Paying for Transit in Toronto

Toronto transit is a mess. We have the longest daily commute in North America, possibly the world. This is nuts, but true.

Our mayor began his term with this: ‘the war on the car is over.’ Now he wants subways, but had no means of paying for them. We need $2billion a year for decades. So Metrolinx came up with some suggestions, and the shortlist included:

  • extra tax on gasoline
  • extra land development charges
  • extra HST dedicated to transit
  • tax on parking spaces of $1 each per day (off-street, business spaces)

What happened next is quite instructive. The Federal finance minister, Jim Flaherty, flatly stated that the HST cannot be modified for just one region.

And, the parking space levy was reduced to $0.25 – one quarter of what was proposed.

The HST was the bulk of the needed $2billion, providing some $1.3billion.

The parking levy at 25 cents would provide some $.35billion. (note that the amount of the levy was conveniently not made obvious in the attached link.)

Now for the dumb questions.

Why is the parking levy reduced? This is the only part of this tax that is not borne directly by consumers (although the cost will, of course, be passed on to them, eh?).

What would happen if the parking levy were $1. or $1.25? Multiply $.35 billion by four or by five, and you get $1.4 billion or $1.75billion. Enough to replace the HST tax, eh?

Given the relatively small contribution from raising gas tax (5 cents a litre, and the result was $.33billion), why do we assume people will buy gas near the GTA? (Disclaimer: I never drive downtown except under duress; I can arrange to get gasoline in Ancaster or Coldwater; my car does not go very far other than those trips, I only buy gas here to keep my local station running as it is 7/24 and thus convenient.)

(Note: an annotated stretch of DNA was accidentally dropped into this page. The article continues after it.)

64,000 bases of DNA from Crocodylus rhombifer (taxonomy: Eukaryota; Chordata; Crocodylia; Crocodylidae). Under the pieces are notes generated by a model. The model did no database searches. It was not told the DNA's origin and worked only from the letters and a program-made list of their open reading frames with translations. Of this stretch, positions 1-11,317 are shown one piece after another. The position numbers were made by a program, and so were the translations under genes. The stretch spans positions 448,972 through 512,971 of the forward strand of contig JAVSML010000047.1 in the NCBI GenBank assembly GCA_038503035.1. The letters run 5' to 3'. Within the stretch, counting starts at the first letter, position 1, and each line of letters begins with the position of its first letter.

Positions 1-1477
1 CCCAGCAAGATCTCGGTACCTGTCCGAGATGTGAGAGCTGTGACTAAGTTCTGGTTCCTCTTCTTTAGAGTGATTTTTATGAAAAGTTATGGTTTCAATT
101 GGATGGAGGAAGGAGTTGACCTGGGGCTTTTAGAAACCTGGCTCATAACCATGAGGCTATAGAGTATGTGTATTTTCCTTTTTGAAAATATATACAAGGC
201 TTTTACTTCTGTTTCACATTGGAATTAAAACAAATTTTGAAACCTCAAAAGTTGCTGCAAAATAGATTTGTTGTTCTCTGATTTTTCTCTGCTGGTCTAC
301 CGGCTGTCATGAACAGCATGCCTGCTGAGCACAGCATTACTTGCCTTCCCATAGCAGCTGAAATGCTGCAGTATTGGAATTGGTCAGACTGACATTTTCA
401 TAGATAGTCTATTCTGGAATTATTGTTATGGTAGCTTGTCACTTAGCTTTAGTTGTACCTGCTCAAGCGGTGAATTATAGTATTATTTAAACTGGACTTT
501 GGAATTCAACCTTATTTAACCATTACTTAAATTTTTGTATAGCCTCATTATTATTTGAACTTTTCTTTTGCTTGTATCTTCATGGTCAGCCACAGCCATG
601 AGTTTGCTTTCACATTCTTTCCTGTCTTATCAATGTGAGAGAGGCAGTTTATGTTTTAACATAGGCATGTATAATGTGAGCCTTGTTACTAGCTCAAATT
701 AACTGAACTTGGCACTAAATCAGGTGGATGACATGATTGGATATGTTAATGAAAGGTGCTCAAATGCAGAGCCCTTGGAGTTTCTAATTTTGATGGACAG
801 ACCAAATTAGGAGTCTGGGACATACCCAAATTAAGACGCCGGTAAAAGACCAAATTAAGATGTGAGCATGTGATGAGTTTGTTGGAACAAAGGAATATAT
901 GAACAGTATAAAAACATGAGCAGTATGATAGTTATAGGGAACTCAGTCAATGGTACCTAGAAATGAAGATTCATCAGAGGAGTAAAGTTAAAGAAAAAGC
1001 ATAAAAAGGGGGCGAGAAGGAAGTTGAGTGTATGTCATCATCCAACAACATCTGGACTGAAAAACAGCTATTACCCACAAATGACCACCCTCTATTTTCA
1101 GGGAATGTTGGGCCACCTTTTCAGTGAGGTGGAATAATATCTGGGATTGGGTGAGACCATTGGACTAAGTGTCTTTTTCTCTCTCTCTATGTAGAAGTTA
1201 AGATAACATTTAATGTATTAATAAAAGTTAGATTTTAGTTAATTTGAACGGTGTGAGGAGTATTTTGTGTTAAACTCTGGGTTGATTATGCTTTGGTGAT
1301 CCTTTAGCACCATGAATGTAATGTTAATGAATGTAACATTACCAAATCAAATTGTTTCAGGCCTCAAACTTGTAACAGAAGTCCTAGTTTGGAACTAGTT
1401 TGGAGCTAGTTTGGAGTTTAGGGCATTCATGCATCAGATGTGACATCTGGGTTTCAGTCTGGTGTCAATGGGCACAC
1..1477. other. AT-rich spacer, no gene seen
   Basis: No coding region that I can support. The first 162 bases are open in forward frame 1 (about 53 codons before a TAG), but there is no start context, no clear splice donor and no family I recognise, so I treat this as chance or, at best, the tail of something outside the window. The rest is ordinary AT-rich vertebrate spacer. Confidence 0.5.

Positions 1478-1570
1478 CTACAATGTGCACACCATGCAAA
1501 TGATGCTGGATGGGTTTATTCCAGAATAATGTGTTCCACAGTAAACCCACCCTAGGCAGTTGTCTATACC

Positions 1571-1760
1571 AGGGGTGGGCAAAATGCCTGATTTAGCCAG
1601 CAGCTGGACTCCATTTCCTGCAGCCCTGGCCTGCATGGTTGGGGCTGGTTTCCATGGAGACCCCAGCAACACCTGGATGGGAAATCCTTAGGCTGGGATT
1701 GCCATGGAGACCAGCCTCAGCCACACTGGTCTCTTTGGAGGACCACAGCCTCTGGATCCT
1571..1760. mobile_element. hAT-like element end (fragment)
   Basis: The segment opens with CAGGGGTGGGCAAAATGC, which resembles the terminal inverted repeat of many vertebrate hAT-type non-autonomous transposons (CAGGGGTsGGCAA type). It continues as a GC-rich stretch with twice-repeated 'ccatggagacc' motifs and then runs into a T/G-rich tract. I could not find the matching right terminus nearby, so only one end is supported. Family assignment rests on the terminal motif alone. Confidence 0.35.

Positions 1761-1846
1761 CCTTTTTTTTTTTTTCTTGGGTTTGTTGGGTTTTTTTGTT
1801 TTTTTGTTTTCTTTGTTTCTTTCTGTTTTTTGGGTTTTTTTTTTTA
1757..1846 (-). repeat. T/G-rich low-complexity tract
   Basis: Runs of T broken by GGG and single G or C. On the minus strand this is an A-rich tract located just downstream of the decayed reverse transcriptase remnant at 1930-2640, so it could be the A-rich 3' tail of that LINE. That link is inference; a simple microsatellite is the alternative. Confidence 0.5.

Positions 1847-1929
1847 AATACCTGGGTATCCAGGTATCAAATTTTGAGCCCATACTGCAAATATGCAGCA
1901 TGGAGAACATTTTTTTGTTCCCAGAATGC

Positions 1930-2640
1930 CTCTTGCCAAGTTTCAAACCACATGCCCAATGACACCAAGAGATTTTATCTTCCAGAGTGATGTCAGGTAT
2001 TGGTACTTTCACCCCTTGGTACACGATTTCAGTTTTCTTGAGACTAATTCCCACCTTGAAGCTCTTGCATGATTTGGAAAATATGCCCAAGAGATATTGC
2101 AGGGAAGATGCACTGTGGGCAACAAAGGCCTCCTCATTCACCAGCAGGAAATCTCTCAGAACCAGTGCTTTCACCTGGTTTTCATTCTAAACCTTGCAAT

Put it another way: why not pay for the whole transit plan with the parking levy and let the development charges go away as well? (Development charges end up in the house price, eh?)

Is it because businesses might actually have to contribute to transit improvements? If you look here, you’ll see that the (Greater) Toronto (Area) Board of Trade thinks it costs $6billion a year in lost productivity. (The article also mis-states the transit cost as being 50 million when it is in fact $50billion.) So now for the last dumb question:

Who is losing or paying this $6billion in lost productivity? If it is business, should they not pony up some of the transit money?

Write your councillor, mayor , MPP, MP, and Mister Flaherty. Let them know what you really think should happen. Oh yes, and write Kathleen Wynne as well. She at least may listen.

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